Tech writer Molly Wood on the C|net blog notes that it's one thing to be able to boot Windows on a MacBook or MacBook Pro, it's another thing to be able to use it.
She focuses on the Mac line's lack of a two-button mouse. This isn't quite right. Apple makes the Mighty Mouse, which I have written favorably about in the past and which I still use, even with my Dell laptops. And it's been easy to buy two-button mice that are compatible with the Mac OS for years. These mice are all designed to simulate a control-click gesture (OS X's way of bringing up a contextual menu) when you right-click the mouse. What I think Ms Wood should have said is that the MacBooks - like all of Apple's laptops - have just one button for clicking built in.
Notwithstanding my quibble over her phrasing, I think she is right to point out that this is a problem especially for anyone wanting to run Windows on an Apple laptop. You'd either have to buy a two-button mouse to use with your laptop (perfectly feasible, but certainly not a selling point) or get used to control-clicking all the time. Actually, I assume that control-clicking on a MacBook running Windows simulates the right-click of a mouse, but I am not sure. It did in VirtualPC, but that was done as a software setting for the VirtualPC app. I think it's possible that a real copy of Windows XP running on an Intel MacBook will have no idea what to do with a control-click.
The keyboard is another difference between Macs and PCs that will make it difficult for an experienced PC/Windows user to use Windows on a MacBook more than occasionally. When I tried to use my Apple and Apple-compatible keyboards with my Dell laptops, I found it extremely awkward. The Control, Windows and Alt keys on a PC are not straightforward counterparts of the Control, Command and Option keys on Macs. As you switch from Windows to the Mac OS, for example, you have to stop using Control-key shortcuts and switch to Command-key shortcuts. I just got back from a weekend in which I rented two different vehicles, neither of which shifted like my Isuzu Trooper. Both of the rental vehicles had automatic transmissions, but the Montana minivan had the shift stick on the steering column, while the Jeep Cherokee SUV had the shifter in a console down and to the right, under the radio and A/C controls. I found it rather awkward to move from the minivan to the Jeep and many times turned on my window wipers when I was trying to shift into park. Using the very same keyboard on two different operating systems is awkward in just the same way.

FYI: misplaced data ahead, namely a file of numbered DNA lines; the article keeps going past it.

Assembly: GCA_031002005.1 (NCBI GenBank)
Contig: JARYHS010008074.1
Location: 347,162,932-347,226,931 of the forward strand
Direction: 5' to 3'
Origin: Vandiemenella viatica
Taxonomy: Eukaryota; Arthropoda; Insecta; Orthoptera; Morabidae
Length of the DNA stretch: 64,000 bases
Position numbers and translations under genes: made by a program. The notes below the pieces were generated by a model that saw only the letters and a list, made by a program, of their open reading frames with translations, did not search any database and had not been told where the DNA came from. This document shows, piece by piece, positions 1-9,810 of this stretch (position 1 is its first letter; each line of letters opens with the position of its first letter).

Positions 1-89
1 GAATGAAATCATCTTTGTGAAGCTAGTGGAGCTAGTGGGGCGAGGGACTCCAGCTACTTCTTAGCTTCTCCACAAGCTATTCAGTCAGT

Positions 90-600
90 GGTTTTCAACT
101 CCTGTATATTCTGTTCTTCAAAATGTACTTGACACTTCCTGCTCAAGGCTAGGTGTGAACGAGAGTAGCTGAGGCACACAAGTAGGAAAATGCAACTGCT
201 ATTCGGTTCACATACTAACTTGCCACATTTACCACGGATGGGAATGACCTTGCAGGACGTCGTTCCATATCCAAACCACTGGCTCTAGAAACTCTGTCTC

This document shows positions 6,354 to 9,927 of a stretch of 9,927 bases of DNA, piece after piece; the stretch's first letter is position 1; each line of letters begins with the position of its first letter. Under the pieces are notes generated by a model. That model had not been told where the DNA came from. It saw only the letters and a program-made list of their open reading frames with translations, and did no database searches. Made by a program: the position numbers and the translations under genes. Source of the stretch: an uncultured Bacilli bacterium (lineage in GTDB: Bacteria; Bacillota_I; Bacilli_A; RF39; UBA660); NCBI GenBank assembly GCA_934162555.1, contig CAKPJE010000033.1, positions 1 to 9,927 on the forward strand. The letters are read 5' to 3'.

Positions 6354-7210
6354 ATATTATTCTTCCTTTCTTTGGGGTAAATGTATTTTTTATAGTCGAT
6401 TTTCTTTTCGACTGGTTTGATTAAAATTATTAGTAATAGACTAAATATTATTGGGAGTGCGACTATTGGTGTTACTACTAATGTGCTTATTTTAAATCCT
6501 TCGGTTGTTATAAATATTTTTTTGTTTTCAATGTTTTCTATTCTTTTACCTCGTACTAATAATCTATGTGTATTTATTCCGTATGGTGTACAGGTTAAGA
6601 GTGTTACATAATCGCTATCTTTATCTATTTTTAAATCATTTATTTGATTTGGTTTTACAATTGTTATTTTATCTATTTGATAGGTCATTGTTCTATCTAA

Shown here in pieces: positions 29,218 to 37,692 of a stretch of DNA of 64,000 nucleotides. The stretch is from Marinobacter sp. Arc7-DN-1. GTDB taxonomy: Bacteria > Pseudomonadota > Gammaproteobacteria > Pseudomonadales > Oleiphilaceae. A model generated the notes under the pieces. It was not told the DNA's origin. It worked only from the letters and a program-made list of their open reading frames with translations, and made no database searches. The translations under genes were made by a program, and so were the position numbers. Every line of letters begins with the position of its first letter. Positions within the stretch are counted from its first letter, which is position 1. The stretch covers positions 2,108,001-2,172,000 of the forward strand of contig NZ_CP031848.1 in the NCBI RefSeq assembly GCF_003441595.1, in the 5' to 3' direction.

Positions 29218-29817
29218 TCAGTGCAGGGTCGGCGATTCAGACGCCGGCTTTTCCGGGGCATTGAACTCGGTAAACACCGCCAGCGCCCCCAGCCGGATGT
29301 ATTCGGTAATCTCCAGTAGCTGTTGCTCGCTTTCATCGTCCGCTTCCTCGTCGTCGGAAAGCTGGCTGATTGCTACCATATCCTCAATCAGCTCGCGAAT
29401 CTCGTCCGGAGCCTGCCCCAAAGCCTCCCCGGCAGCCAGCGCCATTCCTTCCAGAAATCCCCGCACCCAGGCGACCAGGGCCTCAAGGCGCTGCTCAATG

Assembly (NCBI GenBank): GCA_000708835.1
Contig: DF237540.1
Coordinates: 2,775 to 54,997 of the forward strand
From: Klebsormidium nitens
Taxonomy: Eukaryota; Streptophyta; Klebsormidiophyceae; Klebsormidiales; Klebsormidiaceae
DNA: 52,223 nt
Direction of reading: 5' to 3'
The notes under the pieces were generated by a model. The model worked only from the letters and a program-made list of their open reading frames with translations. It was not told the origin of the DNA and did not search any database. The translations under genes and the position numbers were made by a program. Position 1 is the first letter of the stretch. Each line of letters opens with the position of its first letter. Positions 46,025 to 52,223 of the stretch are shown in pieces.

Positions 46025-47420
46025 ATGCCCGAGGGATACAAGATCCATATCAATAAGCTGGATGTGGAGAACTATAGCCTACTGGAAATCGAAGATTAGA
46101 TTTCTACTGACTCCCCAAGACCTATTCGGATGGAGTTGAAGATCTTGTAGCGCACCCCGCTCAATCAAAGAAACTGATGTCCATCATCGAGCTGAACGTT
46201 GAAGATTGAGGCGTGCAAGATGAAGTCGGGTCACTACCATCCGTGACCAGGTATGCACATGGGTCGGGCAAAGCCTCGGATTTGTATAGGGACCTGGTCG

What's the bottom line? I've said already that I do not think many users will want to own dual-boot systems, because most ordinary users can just barely cope with one operating system and the last thing they want from a computer is the whole new dimension of headaches that using yet another operating system will bring. If the software for the Mac OS was really as superior as Mac users think it is - and as I myself thought it was until very recently - then the Mac would have grown its marketshare without dual-boot machines.
(Originally published on Typepad 5/16/2006)